The power and pitfalls of omics part 2: epigenomics, transcriptomics and ME/CFS
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Abnormal Resting State Functional Connectivity in CFS Patients...

Discussion in 'Latest ME/CFS Research' started by Kati, Nov 9, 2015.

  1. Kati

    Kati Patient in training

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    Abnormal Resting State Functional Connectivity in Chronic Fatigue Syndrome Patients: An Arterial Spin-Labeling fMRI Study

    http://acrabstracts.org/abstract/ab...atients-an-arterial-spin-labeling-fmri-study/

    Fresh from the American College of Rheumatology Conference abstract list. Was presented on Sunday Nov 8th in the evening session of the conference.

    Authors:
    Roland Staud1, Song Lai2, Donald Price3, Michael Robinson4, Jason Craggs5 and Jeff Boissoneault6, 1Rheum, Univ of Florida, Gainesville, FL, 2Radiation Oncology, University of Florida, Gainesville, FL, 3Oral Surgery, Univ of Florida, Gainesville, FL, 4Clin and Health Psychology, Univ of Florida, Gainesville, FL, 5Clinical & Health Psychology, University of Missouri, Columbia, MO, 6University of Florida, Gainesville, FL

    Abstract:

    Background/Purpose: Myalgic encephalitis/chronic fatigue syndrome (CFS) is a debilitating disorder characterized by disabling fatigue and cognitive dysfunction. However, little is known regarding the neural mechanisms underlying fatigue in CFS. Recent work from our laboratory utilizing arterial spin labeling functional magnetic resonance imaging (ASL fMRI) indicates CFS patients have lower resting state regional cerebral blood flow (rCBF) in several areas associated with memory and attentional functioning, including parahippocampal gyrus, superior frontal gyrus, and anterior cingulate gyrus. This regional hypoperfusion may underlie CFS pathogenesis. The current report uses functional connectivity analysis to determine relationships between fatigue related brain regions in CFS patients compared healthy controls.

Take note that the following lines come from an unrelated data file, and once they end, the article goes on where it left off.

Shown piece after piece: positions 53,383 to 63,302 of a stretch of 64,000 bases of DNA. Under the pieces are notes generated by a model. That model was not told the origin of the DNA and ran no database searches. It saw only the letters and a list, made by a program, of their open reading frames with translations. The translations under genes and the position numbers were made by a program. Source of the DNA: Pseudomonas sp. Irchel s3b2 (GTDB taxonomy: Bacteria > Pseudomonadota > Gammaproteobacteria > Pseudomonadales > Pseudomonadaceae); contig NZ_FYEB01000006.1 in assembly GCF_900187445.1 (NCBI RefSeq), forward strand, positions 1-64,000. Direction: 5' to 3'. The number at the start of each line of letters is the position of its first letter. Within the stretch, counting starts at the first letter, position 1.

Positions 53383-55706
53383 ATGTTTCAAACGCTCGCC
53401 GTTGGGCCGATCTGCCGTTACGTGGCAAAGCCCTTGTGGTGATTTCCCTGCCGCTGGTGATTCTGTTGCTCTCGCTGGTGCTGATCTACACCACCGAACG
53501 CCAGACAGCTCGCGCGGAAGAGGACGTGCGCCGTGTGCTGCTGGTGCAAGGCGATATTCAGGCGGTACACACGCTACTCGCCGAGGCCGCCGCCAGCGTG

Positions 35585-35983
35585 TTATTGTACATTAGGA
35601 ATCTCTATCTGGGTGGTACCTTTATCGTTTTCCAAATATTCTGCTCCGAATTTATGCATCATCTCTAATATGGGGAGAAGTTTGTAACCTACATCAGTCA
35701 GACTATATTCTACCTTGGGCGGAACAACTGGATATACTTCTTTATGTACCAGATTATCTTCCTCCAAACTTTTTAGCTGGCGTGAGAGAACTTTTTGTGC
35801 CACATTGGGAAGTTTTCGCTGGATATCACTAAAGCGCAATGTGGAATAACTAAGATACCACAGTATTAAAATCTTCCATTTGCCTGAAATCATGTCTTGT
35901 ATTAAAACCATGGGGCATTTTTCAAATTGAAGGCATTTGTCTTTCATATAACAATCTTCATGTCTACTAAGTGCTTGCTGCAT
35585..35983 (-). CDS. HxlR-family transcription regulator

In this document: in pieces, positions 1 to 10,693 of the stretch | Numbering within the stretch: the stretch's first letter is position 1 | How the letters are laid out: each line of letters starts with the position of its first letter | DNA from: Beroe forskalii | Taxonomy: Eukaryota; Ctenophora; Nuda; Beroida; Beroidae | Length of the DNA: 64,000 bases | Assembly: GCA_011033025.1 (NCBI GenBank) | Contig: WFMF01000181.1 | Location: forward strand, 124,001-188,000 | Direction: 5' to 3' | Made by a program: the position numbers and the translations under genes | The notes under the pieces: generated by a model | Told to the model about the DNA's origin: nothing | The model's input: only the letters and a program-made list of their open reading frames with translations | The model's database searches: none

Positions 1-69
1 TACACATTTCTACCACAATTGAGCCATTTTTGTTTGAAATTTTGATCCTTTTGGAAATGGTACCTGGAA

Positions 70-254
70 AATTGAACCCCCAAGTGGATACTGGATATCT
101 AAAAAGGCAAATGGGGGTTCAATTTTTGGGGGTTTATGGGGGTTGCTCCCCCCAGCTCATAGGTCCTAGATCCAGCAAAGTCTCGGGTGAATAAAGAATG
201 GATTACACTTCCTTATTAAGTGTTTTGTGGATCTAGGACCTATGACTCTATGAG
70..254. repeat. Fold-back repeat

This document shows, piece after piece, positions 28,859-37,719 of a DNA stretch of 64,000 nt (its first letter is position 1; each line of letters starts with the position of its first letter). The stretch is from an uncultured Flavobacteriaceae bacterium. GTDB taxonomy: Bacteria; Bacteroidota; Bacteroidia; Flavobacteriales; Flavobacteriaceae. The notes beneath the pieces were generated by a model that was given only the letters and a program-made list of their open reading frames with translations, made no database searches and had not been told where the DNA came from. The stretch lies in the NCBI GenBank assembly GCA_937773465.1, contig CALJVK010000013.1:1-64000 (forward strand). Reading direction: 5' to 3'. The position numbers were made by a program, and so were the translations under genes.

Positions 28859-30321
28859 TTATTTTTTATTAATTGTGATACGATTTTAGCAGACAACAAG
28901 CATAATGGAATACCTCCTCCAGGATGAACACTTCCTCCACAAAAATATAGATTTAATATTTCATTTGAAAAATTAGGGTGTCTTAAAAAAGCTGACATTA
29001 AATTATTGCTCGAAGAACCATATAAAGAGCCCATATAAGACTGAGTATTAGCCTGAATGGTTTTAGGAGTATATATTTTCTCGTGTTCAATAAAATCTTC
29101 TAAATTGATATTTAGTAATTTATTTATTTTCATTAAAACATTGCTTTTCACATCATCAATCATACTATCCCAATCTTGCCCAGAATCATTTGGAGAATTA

Methods: Participants were 16 CFS patients (Mage=52.33 years, SD=10.6) and 19 age/sex matched healthy controls (HC; Mage=48.74 years, SD=11.74). CFS was diagnosed in all patients using 1994 CDC criteria. All participants underwent T1-weighted structural MRI as well as a 6-minute pseudo-continuous arterial spin labeling (pCASL) sequence. pCASL allows the non-invasive quantification of CBF by magnetically labeling blood as it enters the brain. Imaging data were preprocessed in MATLAB 2011b using SPM version 12 and ASL tbx. 4D ASL images were realigned and coregistered to structural MRI prior to pairwise subtraction of control and label images to obtain the perfusion time series. Perfusion signal time series were then masked and normalized, and CBF was computed using the single-compartment ASL perfusion model (Wang et al., 2005). Functional connectivity analysis was conducted using the CONN toolbox. All effects noted below are significant at p<0.01.

    Results: ROI-to-ROI functional connectivity analysis utilizing the regions previously identified as being hypoperfused in CFS patients and regions associated with affective, cognitive, and motor function indicated differential patterns of functional connectivity between CFS patients and HC for several areas. Right parahippocampal gyrus connectivity with left medial temporal gyrus was higher in CFS patients than HC, whereas left parahippocampal gyrus connectivity to parietal operculum was lower in CFS patients than controls. Left superior frontal gyrus connectivity to right lingual gyrus was higher in CFS patients than HC, but connectivity to right frontal operculum was lower. Finally, anterior cingulate connectivity to the superior parietal lobule was higher in CFS patients than controls.

    Conclusion: Results of our ASL based analyses demonstrated hypoperfusion in several brain regions of CFS patients associated with higher cognitive functions. Additionally, these regions also demonstrate altered functional connectivity in CFS patients compared to their healthy counterparts. Although preliminary, additional results also suggest abnormal relationships between functional connectivity as reflected by ASL fMRI and CFS symptoms (e.g., self-reported fatigue ratings).

    Disclosure: R. Staud, Pfizer Inc, 2; S. Lai, None; D. Price, None; M. Robinson, None; J. Craggs, None; J. Boissoneault, None.
     
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  2. RustyJ

    RustyJ Contaminated Cell Line 'RustyJ'

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    Mackay, Aust
    Previous study, or the same? I am too fuzzed to work it out. Can anyone explain the differences in the studies?
     
  3. Kati

    Kati Patient in training

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    Same. Apologies if it was posted before. The same group also presented at ACR last year about same topic.
     
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